Opinion watch: Gotabaya escapes mob fury; (un)Parliamentary furore; SC rejects demolition ban plea
In ‘Editorial analysis’, The Raisina Hills critically reviews comments of India’s top five English newspapers – The Indian Express (IE), The Hindu (TH), The Times of India (ToI), The Economic Times (ET) and Deccan Herald (DH).
The Galle Face agitation had begun amid worsening food and oil situation in Sri Lanka with singular slogan – GoGottaGo. The protesters sought the then president Gotabaya Rajapaksa to quit. Indeed, they also wanted all the Rajapaksa clan to quit the government.
TH has run a lead Edit ‘Fleeing, quitting’ on Rajapaksa flying out of Colombo, first to Male, Maldives and then to Singapore, while e-mailing his resignation to the Sri Lankan Parliament Speaker Mahinda Yapa Abeywardena.
The daily has reasoned that Rajapaksa is on the way to a safe haven from where he may not be sent back to Sri Lanka, as he loses immunity after quitting the presidency.
The daily while tracking the political developments advises that the new regime should fulfil aspirations of the people.
The protesters may have left the street after the working president Renil Vickremesinghe decreed imposition of emergency in the island nation, but the mood is indeed clear that they don’t want to see the current political crop in power, and their hunger for a new beginning in the national politics is clearly evident.
TH has confined its comments to narrate the chain of events in Sri Lanka, and fails to dive deep to explore the roadmap ahead, as the island nation battles its way out of the mess amid civil society void and also at a time when the international financial agencies show no urgency to address the humanitarian crisis.
Gotabaya Rajapaksa and his brothers – Mahinda, Besil and Chamal – have led Sri Lanka to the financial and political bankruptcy. The Army and the police will be prone to status quoist regimes, and the Election Commission needs to wake up to lead the nation on the path of redemption, at a quick speed.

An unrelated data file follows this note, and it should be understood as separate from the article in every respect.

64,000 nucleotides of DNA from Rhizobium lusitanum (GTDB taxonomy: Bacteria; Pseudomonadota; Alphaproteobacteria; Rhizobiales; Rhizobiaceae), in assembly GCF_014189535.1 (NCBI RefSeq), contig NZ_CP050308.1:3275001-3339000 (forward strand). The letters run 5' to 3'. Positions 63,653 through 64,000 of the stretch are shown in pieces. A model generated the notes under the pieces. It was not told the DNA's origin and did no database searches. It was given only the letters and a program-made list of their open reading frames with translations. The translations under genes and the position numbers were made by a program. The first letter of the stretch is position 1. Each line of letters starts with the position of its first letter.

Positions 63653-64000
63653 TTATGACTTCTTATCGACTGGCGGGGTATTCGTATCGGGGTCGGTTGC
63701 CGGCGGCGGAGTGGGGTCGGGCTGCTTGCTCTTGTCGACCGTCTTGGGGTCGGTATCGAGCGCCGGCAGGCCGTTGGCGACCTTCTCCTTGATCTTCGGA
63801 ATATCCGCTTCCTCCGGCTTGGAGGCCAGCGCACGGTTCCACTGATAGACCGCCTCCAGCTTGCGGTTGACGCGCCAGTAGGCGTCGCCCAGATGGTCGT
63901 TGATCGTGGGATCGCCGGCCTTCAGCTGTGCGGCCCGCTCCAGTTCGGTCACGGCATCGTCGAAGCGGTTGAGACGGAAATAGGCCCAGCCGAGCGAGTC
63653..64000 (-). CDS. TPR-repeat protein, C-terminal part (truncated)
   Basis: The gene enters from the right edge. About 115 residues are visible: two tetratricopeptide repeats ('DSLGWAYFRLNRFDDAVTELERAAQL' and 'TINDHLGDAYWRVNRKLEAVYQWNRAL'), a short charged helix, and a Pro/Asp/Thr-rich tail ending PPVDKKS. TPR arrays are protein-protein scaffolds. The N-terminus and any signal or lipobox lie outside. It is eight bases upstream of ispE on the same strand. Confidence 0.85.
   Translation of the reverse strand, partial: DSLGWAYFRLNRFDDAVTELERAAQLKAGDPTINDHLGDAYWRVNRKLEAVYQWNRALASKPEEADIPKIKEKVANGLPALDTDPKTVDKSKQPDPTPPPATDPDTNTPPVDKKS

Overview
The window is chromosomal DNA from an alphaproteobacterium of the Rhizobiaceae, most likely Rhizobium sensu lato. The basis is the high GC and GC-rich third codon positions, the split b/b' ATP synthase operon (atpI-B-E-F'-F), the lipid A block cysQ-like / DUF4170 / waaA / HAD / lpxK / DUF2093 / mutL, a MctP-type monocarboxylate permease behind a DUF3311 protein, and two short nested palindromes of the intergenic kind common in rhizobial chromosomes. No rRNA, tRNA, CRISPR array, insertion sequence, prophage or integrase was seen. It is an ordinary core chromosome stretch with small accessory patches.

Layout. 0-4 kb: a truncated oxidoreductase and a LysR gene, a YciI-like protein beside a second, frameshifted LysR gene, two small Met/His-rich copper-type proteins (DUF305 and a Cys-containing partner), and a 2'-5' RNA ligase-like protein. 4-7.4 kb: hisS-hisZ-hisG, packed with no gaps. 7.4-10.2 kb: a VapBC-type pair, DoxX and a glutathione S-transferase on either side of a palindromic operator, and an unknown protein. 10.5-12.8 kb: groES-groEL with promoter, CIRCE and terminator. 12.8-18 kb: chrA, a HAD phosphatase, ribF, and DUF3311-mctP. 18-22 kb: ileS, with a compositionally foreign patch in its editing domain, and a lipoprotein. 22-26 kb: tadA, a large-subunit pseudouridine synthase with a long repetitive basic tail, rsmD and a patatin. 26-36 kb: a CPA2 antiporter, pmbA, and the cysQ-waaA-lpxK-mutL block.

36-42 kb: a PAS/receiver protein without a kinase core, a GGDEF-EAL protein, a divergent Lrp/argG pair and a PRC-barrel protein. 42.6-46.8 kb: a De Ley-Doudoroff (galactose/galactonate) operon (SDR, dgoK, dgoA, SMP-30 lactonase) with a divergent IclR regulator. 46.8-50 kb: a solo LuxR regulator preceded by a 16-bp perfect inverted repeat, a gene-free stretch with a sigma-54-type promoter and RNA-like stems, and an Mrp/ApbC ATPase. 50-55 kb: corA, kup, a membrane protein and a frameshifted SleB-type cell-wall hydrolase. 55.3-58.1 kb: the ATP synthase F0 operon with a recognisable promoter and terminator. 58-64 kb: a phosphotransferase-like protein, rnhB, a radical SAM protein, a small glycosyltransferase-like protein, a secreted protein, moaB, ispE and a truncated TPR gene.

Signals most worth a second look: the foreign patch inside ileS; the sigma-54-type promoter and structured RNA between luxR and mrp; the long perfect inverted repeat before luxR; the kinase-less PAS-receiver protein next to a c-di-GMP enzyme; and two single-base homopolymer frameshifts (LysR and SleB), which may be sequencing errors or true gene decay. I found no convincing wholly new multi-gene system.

It must be clear that the international agencies, not any country, can only lead Sri Lanka out of its current mess, and political stability will be the pre-condition for any negotiations.
The Lok Sabha Speaker Om Birla has clarified that there’s no ban as such of unparliamentary terms mentioned in the media. His clarification came far late when the world had already been beating the chest of the presiding officers of the Parliament for their gag orders.
ToI has carried an Eit ‘It’s what MPs do’, arguing that the phrasal actions of the parliamentarians aren’t that important and they should rather focus on their principal mandate as the lawmakers of the country.
The daily exemplifies the Supreme Court flagging a hole in the Juvenile Justice Act, which was amended in 2015. This allows trial of a minor as an adult for heinous crimes, while the apex court raised questions about missing out on recording the psychological assessments of such accused.
The daily is quite mild in commenting frivolous debate around the ‘unparliamentary terms’ at a time when the live broadcasts of the proceedings of the two Houses and viral videos have already made the concept of expunging such utterances irrelevant.
It also stops from examining the tearing hurry of the two Houses of Parliament in enacting legislation, while the MPs largely follow the party diktats, which have already taken the shine away from the quality of debates.
ET has commented on the Supreme Court rejecting the plea for a blanket ban on demolitions carried out by the state administrations in its Edit ‘Demolish illegal structures legally’. The headline sums up the spirit of the commentary, as it’s in the backdrop of bulldozers knocking down the buildings allegedly owned by the people seen spearheading protests.
The issue is much larger than the incidental knocking down of a few structures here and there, as the police and the politician nexus work in partnership to raise colonies by encroaching on government lands. Delhi is a perfect example of this malaise.
Last week, the Uttar Pradesh government informed that land worth over Rs 900 crores was freed from the encroachers near the upcoming Jewar airport in the Gautam Buddh Nagar. Thus, the idea of a blanket ban against demolition is totally foolish, and it’s puzzling how the apex court spent its precious time on such frivolous pleas.